It's true that Wikipedia fought back against Turkey's demands for censorship, resulting in the site not being available in Turkey at all from 2017 to 2019.

"I'd have liked to see everyone resist more over the years, but Turkey is a pretty important market," says Will Duffield, a policy analyst at the Cato Institute. "Wikipedia is probably the most successful example of resistance, after taking the block for two years a Turkish court ordered it reinstated on human rights grounds. Musk seems to be punished as much for tweeting it out as for complying."

It's not just Turkey, of course. Social media companies have had to deal with demands for content takedowns all over the globe. During the 2000s, the version of Google that was available in China included all sorts of compromises with the Chinese Communist Party's tyranny. Eventually, Google stopped complying, so it got the boot. In 2018, Google had plans to relaunch its censored search engine in China, but when the details leaked, the company faced so much criticism in the U.S. that it had to abandon course.

The point is that these are not always easy calls. When a repressive government orders a private company to restrict content, it is the government—not the company—that has decided to violate the human rights of its citizens. The companies should resist wherever they can, but resisting to the point at which the government shuts down their service is neither a moral requirement nor a course of action that obviously maximizes freedom. It's perfectly legitimate to think that a CCP-approved version of Google—while far from ideal—is better for the people of China than no Google at all. In either case, the villain is the CCP, not Google.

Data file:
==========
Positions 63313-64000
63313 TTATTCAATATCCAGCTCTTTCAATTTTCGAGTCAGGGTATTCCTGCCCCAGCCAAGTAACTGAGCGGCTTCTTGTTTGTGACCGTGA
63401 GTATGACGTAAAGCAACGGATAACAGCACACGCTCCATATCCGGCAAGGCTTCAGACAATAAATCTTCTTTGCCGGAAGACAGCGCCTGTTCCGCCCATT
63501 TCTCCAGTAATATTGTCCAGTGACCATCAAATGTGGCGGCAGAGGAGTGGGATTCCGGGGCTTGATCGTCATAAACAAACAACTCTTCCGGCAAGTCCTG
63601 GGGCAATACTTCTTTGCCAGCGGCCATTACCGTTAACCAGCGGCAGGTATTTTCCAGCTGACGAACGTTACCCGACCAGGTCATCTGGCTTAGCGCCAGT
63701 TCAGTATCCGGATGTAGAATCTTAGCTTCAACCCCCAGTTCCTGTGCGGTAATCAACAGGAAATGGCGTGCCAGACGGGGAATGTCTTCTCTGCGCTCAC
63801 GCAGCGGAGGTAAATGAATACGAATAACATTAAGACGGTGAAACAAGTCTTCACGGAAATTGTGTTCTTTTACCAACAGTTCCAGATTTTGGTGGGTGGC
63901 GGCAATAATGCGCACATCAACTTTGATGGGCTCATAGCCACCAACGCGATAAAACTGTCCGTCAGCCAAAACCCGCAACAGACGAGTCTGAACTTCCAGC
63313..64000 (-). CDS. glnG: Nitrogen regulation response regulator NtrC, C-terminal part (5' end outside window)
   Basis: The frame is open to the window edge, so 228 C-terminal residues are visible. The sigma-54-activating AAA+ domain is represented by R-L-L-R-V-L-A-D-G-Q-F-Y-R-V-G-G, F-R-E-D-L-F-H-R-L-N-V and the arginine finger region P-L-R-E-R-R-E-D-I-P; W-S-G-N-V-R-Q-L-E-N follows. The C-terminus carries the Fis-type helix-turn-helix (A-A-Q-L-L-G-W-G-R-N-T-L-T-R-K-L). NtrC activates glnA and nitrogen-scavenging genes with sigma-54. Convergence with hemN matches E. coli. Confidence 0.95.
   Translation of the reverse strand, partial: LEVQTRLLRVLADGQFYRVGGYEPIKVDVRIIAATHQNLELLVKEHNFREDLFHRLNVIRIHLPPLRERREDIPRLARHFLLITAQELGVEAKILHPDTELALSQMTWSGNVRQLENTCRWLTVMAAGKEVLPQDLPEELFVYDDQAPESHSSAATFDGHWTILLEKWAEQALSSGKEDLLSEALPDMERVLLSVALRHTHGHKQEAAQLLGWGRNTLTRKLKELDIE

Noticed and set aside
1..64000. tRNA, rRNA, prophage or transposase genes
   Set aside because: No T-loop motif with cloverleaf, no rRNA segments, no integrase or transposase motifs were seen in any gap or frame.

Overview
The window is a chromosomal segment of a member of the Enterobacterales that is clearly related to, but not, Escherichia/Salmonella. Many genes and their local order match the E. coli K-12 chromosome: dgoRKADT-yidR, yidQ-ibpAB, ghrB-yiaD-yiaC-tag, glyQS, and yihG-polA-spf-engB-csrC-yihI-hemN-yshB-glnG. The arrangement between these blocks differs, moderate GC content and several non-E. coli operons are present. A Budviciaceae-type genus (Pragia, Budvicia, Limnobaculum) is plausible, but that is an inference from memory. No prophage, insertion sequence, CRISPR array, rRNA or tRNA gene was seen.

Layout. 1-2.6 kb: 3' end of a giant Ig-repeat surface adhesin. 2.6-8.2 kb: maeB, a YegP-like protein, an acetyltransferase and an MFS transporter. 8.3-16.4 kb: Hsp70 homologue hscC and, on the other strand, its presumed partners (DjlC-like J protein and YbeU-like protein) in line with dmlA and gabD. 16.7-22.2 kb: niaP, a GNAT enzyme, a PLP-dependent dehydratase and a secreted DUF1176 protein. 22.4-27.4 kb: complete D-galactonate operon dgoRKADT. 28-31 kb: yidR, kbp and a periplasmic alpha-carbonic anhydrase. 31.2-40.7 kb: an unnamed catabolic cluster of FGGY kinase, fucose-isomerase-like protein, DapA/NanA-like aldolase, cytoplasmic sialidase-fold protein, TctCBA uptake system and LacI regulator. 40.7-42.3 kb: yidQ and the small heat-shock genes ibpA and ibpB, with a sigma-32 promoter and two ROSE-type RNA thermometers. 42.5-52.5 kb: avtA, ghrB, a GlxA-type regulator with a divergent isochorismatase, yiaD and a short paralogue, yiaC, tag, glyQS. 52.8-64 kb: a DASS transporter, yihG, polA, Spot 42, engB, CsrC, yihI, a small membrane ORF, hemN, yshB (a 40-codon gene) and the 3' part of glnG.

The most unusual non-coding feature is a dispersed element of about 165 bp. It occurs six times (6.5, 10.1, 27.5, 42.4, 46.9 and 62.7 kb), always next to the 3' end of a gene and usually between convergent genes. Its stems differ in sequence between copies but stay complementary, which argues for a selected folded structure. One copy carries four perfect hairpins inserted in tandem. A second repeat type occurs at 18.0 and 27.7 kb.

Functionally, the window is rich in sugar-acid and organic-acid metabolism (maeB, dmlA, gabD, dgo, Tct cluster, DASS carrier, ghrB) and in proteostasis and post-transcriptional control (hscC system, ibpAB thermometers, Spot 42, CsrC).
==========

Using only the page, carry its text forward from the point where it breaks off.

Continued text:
Which brings us back to Musk and Turkey. Twitter claims that it has fought Erdogan's takedown request to the maximally practical extent.

"We were in negotiation with the Turkish Government throughout last week, who made clear to us Twitter was the only social media service not complying in full with existing court orders," said a spokesperson for Twitter in a tweet. "We received what we believed to be a final threat to throttle the service—after several such warnings—and so in order to keep Twitter available over the election weekend, took action on four accounts and 409 Tweets identified by court order."

The spokesperson noted that the company will continue to fight the demands in court, and subsequently released the written orders for all the world to see.

Refusing to comply would have meant a total Twitter outage in Turkey on the even of its election. This is a development that should make everyone very angry with the Turkish government—Musk is not the correct object of scorn, though it's obviously fair to note he has not yet delivered on his promise of a free speech platform.

"The situation illustrates the dangers of letting autocrats control market access," says Duffield. "The best solution is to treat such demands as non-tariff barriers to trade. Our friends and allies should not demand that American firms neuter their products in accordance with local whims."